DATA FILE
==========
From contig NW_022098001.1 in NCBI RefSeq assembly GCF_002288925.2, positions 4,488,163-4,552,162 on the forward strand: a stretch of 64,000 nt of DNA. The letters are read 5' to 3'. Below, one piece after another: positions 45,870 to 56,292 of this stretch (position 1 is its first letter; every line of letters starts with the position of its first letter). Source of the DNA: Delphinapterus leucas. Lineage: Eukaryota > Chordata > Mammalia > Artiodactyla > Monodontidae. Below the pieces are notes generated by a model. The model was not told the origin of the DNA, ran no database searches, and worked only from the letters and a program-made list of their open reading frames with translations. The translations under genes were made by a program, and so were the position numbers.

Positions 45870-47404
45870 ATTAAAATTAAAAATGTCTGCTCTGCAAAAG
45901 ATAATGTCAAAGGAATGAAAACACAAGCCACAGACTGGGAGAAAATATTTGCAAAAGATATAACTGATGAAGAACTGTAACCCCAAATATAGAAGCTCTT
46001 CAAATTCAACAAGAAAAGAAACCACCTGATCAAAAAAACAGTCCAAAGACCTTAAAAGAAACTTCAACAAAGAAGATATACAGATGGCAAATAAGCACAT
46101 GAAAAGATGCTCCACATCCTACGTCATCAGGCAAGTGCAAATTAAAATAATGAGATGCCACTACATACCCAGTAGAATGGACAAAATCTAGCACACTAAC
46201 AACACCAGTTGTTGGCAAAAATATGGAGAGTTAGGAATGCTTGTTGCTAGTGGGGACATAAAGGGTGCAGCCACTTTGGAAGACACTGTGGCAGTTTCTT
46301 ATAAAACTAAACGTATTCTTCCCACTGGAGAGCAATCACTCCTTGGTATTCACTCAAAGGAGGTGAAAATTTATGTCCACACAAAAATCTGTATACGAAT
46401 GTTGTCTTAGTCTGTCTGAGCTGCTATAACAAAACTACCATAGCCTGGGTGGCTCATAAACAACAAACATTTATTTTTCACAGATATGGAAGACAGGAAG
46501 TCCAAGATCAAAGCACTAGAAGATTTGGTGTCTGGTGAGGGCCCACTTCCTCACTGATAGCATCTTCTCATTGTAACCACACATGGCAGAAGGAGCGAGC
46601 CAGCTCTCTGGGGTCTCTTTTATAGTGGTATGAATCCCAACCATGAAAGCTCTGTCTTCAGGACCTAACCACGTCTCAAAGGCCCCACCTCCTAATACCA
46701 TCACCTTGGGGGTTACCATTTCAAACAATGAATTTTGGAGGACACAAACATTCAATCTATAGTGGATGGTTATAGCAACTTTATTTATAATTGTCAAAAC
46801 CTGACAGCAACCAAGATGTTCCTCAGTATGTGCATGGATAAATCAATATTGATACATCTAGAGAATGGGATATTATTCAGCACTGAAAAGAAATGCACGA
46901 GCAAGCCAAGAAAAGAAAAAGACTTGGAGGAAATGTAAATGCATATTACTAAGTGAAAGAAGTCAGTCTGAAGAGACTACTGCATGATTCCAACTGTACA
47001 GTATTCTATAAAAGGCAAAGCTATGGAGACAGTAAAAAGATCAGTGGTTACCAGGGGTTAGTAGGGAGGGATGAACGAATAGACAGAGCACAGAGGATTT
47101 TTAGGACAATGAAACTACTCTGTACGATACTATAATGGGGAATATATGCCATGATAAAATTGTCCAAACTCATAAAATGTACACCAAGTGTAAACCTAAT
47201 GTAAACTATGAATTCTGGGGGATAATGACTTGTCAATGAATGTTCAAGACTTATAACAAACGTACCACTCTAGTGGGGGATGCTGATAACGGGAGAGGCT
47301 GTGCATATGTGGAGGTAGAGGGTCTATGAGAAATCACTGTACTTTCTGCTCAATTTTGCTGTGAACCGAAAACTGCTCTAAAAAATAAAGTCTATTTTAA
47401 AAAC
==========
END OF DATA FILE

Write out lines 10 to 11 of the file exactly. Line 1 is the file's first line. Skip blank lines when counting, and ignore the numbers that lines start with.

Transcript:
46501 TCCAAGATCAAAGCACTAGAAGATTTGGTGTCTGGTGAGGGCCCACTTCCTCACTGATAGCATCTTCTCATTGTAACCACACATGGCAGAAGGAGCGAGC
46601 CAGCTCTCTGGGGTCTCTTTTATAGTGGTATGAATCCCAACCATGAAAGCTCTGTCTTCAGGACCTAACCACGTCTCAAAGGCCCCACCTCCTAATACCA